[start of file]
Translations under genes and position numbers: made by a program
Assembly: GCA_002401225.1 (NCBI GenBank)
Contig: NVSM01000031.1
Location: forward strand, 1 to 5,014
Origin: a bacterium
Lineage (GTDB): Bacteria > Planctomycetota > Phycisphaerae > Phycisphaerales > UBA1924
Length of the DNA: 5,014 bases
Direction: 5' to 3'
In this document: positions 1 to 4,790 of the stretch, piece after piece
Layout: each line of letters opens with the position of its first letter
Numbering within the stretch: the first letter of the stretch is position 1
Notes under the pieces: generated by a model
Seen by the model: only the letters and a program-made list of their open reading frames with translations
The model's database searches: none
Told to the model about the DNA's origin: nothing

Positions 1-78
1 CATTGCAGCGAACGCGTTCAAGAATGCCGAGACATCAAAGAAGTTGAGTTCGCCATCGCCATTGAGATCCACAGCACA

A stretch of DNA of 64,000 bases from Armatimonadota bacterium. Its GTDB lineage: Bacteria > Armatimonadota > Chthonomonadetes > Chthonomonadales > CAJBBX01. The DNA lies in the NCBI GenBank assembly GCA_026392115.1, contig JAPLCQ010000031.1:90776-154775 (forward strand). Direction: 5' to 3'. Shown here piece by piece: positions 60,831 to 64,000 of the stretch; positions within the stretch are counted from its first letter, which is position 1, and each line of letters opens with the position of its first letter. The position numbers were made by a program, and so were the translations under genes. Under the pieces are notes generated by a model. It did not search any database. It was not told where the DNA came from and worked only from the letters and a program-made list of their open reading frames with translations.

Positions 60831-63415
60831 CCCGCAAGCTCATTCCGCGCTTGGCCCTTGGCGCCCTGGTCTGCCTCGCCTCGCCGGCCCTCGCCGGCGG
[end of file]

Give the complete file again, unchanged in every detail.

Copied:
Translations under genes and position numbers: made by a program
Assembly: GCA_002401225.1 (NCBI GenBank)
Contig: NVSM01000031.1
Location: forward strand, 1 to 5,014
Origin: a bacterium
Lineage (GTDB): Bacteria > Planctomycetota > Phycisphaerae > Phycisphaerales > UBA1924
Length of the DNA: 5,014 bases
Direction: 5' to 3'
In this document: positions 1 to 4,790 of the stretch, piece after piece
Layout: each line of letters opens with the position of its first letter
Numbering within the stretch: the first letter of the stretch is position 1
Notes under the pieces: generated by a model
Seen by the model: only the letters and a program-made list of their open reading frames with translations
The model's database searches: none
Told to the model about the DNA's origin: nothing

Positions 1-78
1 CATTGCAGCGAACGCGTTCAAGAATGCCGAGACATCAAAGAAGTTGAGTTCGCCATCGCCATTGAGATCCACAGCACA

A stretch of DNA of 64,000 bases from Armatimonadota bacterium. Its GTDB lineage: Bacteria > Armatimonadota > Chthonomonadetes > Chthonomonadales > CAJBBX01. The DNA lies in the NCBI GenBank assembly GCA_026392115.1, contig JAPLCQ010000031.1:90776-154775 (forward strand). Direction: 5' to 3'. Shown here piece by piece: positions 60,831 to 64,000 of the stretch; positions within the stretch are counted from its first letter, which is position 1, and each line of letters opens with the position of its first letter. The position numbers were made by a program, and so were the translations under genes. Under the pieces are notes generated by a model. It did not search any database. It was not told where the DNA came from and worked only from the letters and a program-made list of their open reading frames with translations.

Positions 60831-63415
60831 CCCGCAAGCTCATTCCGCGCTTGGCCCTTGGCGCCCTGGTCTGCCTCGCCTCGCCGGCCCTCGCCGGCGG